Written by Alina Mae Wilson
The vicious tales of human error has been told in many different ways. Some of the most popular stories are those of Greek mythology, and for good reason. The supernatural abilities possessed by the featured individuals coupled with commentary on the moral viewpoints of the time have fascinated people of all ages. Some of these stories are retold in the form of vignettes in UC Irvine’s play Metamorphoses.
Metamorphoses is told in various short stories instead of a long story with a linear plot, it should not come as a surprise that some stories are simply more interesting than others. The story of Cyex and Alcyone, for instance, is long (in comparison to the other events featured in the play) and deals with sorrow, but since a great majority of the plot consists of nothing more than a woman crying for her lost love interest, the audience is not quite invested. Some of the other stories are much more intriguing and/or entertaining, but the lack of connection between each of the stories cannot be ignored. Some of them (King Midas) seem to take place in a more contemporary setting while still others (Erysichthon) take place in the past. Just when the viewer feels that some sort of consistent message might be breaking through, such as the transformative nature of death and love, the audience is introduced to Phaeton, who does not seem to have any sort of connection with those ideas, and thus breaks the suggestion that there is any sort of true meaning in the plot(s). If there is some kind of message. It would have to be that change is inevitable but it’s a flimsy connection at best.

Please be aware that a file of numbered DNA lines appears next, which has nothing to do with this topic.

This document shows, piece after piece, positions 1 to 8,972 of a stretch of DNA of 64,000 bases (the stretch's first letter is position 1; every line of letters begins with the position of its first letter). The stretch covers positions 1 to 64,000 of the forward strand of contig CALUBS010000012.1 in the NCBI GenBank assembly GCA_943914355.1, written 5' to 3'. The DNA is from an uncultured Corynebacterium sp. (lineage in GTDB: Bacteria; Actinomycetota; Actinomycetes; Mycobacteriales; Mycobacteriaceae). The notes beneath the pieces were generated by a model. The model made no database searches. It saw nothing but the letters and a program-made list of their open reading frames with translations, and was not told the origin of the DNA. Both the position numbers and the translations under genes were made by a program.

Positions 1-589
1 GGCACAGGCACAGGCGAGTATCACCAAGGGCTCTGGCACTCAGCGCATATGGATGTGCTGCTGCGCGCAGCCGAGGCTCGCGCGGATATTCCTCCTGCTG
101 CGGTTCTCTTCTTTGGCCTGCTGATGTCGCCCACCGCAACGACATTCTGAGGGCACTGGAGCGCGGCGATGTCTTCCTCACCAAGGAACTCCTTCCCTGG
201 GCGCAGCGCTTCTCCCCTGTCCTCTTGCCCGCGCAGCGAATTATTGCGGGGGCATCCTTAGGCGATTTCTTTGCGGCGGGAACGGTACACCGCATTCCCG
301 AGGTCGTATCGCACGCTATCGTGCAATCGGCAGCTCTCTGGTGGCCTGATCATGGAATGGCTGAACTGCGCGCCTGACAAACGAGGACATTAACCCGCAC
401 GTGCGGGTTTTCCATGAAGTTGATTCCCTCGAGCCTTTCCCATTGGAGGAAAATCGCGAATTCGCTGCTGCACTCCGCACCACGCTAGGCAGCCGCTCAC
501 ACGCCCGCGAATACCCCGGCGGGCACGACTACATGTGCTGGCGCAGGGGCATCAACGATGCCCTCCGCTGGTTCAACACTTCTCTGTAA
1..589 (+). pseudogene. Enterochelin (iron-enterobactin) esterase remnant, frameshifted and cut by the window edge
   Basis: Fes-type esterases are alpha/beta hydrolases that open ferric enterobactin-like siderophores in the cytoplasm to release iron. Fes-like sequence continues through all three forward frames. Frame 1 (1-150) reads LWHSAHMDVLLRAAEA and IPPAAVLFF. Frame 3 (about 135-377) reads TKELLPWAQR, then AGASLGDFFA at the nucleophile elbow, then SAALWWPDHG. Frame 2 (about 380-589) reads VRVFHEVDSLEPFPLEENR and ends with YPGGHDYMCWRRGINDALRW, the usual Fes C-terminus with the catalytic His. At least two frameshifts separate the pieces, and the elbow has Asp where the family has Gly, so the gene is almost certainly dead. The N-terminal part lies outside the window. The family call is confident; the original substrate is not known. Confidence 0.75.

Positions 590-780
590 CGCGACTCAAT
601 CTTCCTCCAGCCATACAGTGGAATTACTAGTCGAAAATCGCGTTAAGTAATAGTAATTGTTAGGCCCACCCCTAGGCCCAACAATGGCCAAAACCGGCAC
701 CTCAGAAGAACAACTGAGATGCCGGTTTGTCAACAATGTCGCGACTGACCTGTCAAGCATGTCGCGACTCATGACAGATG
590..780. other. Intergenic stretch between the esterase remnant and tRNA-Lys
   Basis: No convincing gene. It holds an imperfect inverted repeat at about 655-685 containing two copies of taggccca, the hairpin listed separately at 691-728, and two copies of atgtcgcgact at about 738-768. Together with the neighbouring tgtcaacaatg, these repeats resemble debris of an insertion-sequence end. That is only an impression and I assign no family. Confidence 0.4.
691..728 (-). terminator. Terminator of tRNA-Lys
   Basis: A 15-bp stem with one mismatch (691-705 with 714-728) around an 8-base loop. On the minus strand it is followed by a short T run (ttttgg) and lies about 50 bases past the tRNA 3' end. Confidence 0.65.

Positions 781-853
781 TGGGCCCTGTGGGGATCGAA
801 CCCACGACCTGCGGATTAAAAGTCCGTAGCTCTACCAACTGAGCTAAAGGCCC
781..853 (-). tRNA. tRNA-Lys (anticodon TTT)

The acting is fine and the set is very well done. The blue coloring and the glassy set give a dreamy mediterranean feel to the whole experience. While the play isn’t riveting, the acting and the feel of the atmosphere hold the play afloat.
Date & Location :
Nov. 15 – 23
UCI Claire Trevor Theatre
Irvine, CA 92697
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